Book Recommendations

On this page, I list a collection of the books that influenced me the most while becoming a professional software engineer. I like to read a lot and this mostly happens offline, i.e. I read regular books 😉

Kotlin

Kotlin in Action by Dmitry Jemerov and Svetlana Isakova

I need to recommend this book first because you’re reading a Kotlin blog and I have to assume that you’re willing to improve your Kotlin skills. Don’t wait any longer, go ahead and order this fantastic book, which informs the reader in very great detail about the specifics, magnificence and also pitfalls of the Kotlin programming language. I really, really loved to read it and it helped me become an expert for Kotlin more quickly.

Java

Effective Java by Joshua Bloch

When you use to work on the JVM, even if you don’t like Java as a language, you should definitely read this book. It could be considered as the bible for Java as it provides tons of useful tips and patterns that help you mastering Java. One of the most significant books I’ve read.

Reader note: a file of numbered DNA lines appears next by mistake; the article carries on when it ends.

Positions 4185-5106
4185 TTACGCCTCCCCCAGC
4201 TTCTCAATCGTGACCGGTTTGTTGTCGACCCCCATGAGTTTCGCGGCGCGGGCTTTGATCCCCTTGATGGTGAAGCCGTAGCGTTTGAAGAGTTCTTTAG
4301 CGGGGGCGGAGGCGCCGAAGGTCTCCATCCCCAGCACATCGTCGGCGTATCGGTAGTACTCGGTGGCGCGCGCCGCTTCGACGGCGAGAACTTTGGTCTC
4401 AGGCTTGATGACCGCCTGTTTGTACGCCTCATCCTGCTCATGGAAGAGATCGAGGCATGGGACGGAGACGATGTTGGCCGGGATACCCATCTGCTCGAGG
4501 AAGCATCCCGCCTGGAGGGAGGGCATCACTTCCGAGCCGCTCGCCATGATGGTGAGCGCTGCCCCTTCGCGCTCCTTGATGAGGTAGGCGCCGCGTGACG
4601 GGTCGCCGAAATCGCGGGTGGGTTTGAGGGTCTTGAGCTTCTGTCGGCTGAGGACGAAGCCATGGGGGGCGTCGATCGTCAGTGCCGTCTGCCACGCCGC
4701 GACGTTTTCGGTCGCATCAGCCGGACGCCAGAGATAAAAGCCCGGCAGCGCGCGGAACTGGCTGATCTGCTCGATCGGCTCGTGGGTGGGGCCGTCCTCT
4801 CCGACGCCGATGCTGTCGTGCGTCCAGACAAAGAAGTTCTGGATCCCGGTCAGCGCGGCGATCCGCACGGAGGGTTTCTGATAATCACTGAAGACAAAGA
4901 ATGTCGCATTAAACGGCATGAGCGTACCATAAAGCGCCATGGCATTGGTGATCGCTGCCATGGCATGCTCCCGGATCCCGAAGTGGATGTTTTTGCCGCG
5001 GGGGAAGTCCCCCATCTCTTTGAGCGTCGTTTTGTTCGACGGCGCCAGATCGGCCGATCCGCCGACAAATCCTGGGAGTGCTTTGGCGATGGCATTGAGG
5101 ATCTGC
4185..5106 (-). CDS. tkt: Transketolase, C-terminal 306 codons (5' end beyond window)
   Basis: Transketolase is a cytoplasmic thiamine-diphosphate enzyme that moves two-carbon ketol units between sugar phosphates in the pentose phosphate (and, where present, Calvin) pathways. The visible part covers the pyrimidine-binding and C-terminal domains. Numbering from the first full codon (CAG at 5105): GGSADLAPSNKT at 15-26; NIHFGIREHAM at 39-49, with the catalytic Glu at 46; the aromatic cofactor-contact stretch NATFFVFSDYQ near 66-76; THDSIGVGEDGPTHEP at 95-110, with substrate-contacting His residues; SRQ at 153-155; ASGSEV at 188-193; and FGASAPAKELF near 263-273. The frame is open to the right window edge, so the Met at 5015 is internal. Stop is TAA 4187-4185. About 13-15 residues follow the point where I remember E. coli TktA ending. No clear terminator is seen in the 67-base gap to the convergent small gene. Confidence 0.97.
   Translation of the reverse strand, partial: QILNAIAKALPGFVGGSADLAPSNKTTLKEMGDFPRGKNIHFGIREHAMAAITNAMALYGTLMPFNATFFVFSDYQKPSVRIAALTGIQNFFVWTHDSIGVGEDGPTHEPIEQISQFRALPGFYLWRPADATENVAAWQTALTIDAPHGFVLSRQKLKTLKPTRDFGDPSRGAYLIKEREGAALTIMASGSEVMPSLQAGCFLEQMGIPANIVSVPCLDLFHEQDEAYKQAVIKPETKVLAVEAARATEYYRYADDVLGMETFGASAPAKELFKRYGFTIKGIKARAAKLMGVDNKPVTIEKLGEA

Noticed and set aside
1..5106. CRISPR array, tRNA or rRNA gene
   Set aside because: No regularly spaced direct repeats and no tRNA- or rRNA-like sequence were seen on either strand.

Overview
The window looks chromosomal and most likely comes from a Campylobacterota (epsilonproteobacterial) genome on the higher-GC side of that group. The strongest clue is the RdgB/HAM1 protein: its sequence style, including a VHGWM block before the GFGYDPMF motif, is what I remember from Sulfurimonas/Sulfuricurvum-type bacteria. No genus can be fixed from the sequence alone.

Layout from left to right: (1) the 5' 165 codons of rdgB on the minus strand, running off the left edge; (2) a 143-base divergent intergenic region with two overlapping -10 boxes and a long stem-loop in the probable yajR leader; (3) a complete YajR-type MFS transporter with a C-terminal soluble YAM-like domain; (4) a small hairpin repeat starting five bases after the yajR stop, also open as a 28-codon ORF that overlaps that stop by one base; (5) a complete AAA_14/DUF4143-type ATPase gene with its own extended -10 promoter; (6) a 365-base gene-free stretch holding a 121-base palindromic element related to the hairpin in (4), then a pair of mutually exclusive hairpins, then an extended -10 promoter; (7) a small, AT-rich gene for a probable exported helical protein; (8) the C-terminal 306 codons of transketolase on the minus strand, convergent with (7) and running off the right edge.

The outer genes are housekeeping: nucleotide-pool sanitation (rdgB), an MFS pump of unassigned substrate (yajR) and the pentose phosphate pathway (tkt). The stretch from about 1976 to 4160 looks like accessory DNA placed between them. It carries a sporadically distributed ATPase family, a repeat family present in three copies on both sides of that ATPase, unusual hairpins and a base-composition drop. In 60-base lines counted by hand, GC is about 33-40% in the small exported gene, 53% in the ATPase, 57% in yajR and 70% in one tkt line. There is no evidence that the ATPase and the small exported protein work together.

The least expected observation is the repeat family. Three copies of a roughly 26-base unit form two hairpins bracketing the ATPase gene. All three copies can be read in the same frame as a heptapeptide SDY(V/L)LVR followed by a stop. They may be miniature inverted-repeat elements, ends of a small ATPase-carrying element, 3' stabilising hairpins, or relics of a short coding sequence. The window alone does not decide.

Java Concurrency in Practice by Brian Goetz

If I had to name two topics that most Java developers don’t really understand it would be 1. Generics and 2. Concurrency. That’s because both topics are rather difficult. Especially concurrency is seldom done right and one could argue that Java is a bad choice for writing asynchronous code. I wouldn’t disagree. Nevertheless, we often need to fix and write new concurrency code with Java and therefore need a good resource to learn about it. Java Concurrency in Practice is a great book with everything you need to know to become a concurrency expert in Java. A must-read.

Misc

Clean Code by Robert C. Martin aka Uncle Bob

All of us know the importance of clean source code – this book is the foundation for many style checks and coding guides and thus needs to be studied when you want to write good code.

The Clean Coder by Robert C. Martin aka Uncle Bob

This code is a collection of techniques and mindsets that a professional software developer needs to adopt. To be honest, I don’t agree entirely with the presented ideas but enjoyed reading the book anyway. It includes many interesting stories and ideas that accompanied Uncle Bob in his outstanding career. It’s fun to read and you’ll definitely learn something new.